|For only $189 million, you can build something this ugly. For about four times that amount, you can compensate victims you failed to protect.|
The Los Angeles Times has published a long article on Cardinal Mahony and the Sex Scandal.
This series is based on nearly 23,000 pages of internal documents from the Archdiocese of Los Angeles and various religious orders that were made public this year in compliance with court orders. In addition, Times reporters reviewed thousands of pages of depositions and court filings and interviewed dozens of people, including church officials, victims' families and law enforcement officials. Cardinal Roger Mahony declined to be interviewed or respond to questions sent to his attorney.
... so the authors assure us.
One of the interviews the Times conducted was with Detective Gary Lyon, who speaks about Mahony and his cohorts ...
"They lied as bad as any thug or ex-con I've ever come across on the street," Lyon recalled in an interview. "They were more interested in saving the reputation of the church than helping us find these young victims."***
But my point here is not that the bishops are sometimes scoundrels who have abandoned the faith and who enable the sexual abuse of innocent children and lie about it, my point rather is the character of Cardinal Mahony that emerges from the Times article, which is itself a condensed version of a 23,000 page portrait.
Here's what we learn about the man.
He's a narcissist.
Grandiose, self-righteous, smug, filled with an elevated sense of his importance, petty, petulant, pissy, not to be trusted, vain, conceited, and consumed with a sense of entitlement and indignation. He allows the faith to falter in Southern California, builds a despicably ugly cathedral that costs hundreds of millions of dollars, attacks Mother Angelica and EWTN for being orthodox and daring to criticize him, and - God have mercy on his prideful soul - he lies when the case calls for it.
He is, above all, (take note defenders of Lying for a Good Cause) a consequentialist who will do whatever it takes to serve the greater good, which (it seems) is never the Greater God.
Now I'm not living in a glass house and throwing stones - or in a crystal cathedral, for that matter.
It takes one to know one, and I not only have more than a few narcissistic tendencies, I work with actors for a living, for crying out loud. Water, water everywhere and not a drop to drink - we're all busy gazing at our reflections in the pool instead of lapping it up.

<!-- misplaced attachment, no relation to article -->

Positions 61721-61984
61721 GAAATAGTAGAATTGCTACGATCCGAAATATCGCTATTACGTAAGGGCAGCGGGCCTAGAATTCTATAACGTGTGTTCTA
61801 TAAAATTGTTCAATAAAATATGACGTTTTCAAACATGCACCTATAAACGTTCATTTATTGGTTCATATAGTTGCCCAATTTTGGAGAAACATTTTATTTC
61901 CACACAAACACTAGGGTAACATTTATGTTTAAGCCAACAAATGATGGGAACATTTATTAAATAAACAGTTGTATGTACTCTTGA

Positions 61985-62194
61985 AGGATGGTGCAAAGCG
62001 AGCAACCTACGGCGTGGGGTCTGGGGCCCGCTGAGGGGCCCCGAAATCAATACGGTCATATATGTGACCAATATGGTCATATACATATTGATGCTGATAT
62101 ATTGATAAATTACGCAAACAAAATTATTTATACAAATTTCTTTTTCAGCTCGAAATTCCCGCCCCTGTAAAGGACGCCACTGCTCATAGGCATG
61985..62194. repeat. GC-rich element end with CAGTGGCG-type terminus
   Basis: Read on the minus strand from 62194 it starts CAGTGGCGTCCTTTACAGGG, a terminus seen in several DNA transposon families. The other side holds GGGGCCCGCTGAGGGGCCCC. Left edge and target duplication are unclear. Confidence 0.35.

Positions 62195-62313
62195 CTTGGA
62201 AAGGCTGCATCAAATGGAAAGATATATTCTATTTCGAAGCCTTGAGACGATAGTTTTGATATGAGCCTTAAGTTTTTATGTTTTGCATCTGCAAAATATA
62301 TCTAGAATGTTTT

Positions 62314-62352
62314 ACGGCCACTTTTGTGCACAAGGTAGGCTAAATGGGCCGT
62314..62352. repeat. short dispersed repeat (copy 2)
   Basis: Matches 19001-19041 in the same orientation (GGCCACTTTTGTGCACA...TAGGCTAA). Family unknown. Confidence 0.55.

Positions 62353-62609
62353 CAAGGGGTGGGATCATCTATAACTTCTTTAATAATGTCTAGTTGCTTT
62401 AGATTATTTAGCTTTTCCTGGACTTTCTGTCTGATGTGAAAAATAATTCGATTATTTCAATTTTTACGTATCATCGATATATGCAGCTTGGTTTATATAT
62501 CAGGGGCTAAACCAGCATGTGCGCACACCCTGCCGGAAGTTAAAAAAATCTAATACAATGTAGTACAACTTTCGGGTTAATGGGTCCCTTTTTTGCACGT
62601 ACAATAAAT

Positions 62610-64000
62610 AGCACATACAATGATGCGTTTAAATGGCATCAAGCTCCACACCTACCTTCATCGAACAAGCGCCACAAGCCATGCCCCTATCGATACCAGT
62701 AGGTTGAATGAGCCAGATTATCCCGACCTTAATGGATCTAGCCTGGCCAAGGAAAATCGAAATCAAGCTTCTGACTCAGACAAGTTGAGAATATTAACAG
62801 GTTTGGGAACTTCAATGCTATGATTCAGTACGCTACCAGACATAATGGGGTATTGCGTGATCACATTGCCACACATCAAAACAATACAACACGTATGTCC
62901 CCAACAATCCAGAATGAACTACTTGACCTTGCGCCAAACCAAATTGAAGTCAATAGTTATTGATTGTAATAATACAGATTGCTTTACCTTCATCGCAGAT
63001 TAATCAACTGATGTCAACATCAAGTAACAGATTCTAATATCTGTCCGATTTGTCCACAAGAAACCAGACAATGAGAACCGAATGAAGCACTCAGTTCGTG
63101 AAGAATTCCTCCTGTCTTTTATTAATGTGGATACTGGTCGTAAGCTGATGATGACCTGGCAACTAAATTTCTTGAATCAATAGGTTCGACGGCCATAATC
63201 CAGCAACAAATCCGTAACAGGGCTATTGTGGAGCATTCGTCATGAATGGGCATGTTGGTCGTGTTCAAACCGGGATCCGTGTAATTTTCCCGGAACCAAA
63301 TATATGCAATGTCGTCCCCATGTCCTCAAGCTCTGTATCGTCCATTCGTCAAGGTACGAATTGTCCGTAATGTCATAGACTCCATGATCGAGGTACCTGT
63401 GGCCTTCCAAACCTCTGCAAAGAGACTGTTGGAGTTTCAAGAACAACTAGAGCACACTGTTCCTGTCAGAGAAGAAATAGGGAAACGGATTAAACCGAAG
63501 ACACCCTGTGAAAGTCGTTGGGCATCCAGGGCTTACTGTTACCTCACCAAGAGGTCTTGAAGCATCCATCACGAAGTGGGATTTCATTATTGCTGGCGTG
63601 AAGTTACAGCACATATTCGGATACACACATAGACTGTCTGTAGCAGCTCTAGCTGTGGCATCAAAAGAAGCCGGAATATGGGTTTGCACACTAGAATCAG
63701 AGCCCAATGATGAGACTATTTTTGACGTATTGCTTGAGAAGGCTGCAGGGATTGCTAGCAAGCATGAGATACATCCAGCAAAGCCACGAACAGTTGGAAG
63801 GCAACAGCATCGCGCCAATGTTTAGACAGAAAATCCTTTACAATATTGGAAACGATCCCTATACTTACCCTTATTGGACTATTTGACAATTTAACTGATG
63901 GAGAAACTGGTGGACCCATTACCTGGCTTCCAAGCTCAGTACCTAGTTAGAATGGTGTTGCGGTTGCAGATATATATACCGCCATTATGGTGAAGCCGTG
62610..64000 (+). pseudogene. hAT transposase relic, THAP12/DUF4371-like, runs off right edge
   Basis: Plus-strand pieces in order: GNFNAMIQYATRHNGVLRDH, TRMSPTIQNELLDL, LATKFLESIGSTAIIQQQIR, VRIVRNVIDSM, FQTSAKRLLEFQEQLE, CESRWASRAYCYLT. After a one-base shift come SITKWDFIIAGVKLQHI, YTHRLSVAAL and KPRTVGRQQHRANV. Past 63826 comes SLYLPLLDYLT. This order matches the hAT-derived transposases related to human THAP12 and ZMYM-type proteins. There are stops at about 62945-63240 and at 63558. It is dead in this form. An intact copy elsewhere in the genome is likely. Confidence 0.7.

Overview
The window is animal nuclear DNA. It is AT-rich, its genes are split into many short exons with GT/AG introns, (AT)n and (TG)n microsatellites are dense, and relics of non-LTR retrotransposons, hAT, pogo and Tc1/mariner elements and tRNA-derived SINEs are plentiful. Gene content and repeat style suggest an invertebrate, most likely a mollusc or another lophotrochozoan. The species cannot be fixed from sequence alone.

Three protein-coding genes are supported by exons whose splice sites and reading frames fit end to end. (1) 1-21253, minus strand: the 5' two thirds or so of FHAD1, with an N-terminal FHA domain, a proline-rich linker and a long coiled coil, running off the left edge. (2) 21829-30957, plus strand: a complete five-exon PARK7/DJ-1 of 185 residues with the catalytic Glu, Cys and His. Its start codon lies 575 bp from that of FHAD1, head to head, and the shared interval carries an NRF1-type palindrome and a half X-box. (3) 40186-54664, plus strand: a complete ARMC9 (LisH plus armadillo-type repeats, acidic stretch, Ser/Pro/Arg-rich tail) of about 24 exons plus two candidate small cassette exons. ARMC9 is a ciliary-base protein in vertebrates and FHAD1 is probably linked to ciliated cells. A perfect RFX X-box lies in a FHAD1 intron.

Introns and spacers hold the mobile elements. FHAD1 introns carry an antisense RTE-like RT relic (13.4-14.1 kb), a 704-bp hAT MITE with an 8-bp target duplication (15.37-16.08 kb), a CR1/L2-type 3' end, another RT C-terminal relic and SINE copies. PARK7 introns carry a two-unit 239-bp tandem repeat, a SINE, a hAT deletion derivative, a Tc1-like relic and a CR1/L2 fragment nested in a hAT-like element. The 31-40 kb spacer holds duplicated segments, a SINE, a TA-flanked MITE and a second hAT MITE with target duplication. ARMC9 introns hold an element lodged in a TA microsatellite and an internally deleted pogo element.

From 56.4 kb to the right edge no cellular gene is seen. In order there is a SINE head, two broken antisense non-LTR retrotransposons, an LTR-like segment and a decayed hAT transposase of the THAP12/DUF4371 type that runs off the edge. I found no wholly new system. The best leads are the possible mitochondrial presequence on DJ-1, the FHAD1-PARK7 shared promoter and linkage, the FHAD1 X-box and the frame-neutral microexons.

Indeed, there are a few aspects of Mahony's character that are actually appealing - his concern for the poor, his hustle, his eye for detail (about things that matter to him, the safety of children apparently not being among of them; nor honesty).
And we know that this is a Church of sinners in need of a savior.
But our failure is not merely a failure of marketing, as Cardinal Dolan fails to note, but as Gerard Nadal and as Frank Weathers point out, our failure is the failure to be good Christians.
A Facebook friend is emphatic on that point. He writes ...
On Dr. Nadal's piece - it's a "yes and no" - we can't evangelize if the people are not willing to do it. Laymen want a top-down approach to evangelization and don't want to get their hands dirty. So, if we don't evangelize, what choice do we have but to try and "out-market"? I'm tired of the laity for making the excuse that if bishops and priests are not leading the way, we simply sit on our hands.
So whether we've got Mahonys for bishops or not, it's up to us.
This Times piece shows us what happens when we live our lives devoted to the wrong sorts of things, and then continue to make excuses for our appallingly bad behavior.
By contrast, the best way to market, and the only way to evangelize, is to become true Christians, to become like Christ.
May the Lord give us that grace, though it always involves suffering.